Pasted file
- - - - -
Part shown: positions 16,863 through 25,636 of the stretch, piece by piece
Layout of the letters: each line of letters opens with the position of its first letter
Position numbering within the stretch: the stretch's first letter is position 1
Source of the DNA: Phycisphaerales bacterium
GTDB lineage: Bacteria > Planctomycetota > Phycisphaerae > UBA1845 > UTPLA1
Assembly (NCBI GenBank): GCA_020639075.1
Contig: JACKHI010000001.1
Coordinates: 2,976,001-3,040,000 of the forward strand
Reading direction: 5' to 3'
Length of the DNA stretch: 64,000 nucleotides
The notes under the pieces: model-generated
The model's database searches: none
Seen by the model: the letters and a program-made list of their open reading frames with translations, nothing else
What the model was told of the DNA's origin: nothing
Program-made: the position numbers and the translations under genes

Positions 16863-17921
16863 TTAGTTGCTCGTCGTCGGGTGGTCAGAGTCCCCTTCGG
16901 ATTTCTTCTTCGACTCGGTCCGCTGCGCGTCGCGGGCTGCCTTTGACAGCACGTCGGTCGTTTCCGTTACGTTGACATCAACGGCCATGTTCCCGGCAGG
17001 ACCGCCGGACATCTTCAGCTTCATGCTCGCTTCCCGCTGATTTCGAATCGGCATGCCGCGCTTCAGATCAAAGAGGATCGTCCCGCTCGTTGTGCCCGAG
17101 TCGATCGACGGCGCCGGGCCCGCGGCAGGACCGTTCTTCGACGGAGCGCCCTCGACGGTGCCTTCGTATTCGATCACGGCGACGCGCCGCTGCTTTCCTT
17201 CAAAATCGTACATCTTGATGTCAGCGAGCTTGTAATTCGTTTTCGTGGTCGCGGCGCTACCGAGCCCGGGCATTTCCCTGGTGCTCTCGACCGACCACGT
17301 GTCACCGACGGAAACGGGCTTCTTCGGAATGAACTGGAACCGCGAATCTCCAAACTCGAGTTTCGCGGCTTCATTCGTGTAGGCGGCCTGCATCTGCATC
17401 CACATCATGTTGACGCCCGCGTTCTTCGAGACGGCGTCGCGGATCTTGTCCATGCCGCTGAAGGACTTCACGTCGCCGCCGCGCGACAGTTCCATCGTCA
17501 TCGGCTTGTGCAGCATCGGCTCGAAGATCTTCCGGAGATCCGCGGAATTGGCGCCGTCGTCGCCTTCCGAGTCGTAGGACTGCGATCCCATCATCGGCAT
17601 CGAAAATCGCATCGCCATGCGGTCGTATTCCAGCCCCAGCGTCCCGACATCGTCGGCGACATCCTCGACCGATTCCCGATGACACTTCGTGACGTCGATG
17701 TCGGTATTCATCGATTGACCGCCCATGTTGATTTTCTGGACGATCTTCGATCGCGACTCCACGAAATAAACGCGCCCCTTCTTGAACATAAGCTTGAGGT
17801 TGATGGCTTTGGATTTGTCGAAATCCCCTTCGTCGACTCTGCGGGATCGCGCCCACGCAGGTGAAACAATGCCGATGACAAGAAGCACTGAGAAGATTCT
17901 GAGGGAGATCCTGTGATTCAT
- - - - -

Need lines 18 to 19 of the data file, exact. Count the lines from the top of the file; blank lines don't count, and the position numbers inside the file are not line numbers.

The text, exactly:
16901 ATTTCTTCTTCGACTCGGTCCGCTGCGCGTCGCGGGCTGCCTTTGACAGCACGTCGGTCGTTTCCGTTACGTTGACATCAACGGCCATGTTCCCGGCAGG
17001 ACCGCCGGACATCTTCAGCTTCATGCTCGCTTCCCGCTGATTTCGAATCGGCATGCCGCGCTTCAGATCAAAGAGGATCGTCCCGCTCGTTGTGCCCGAG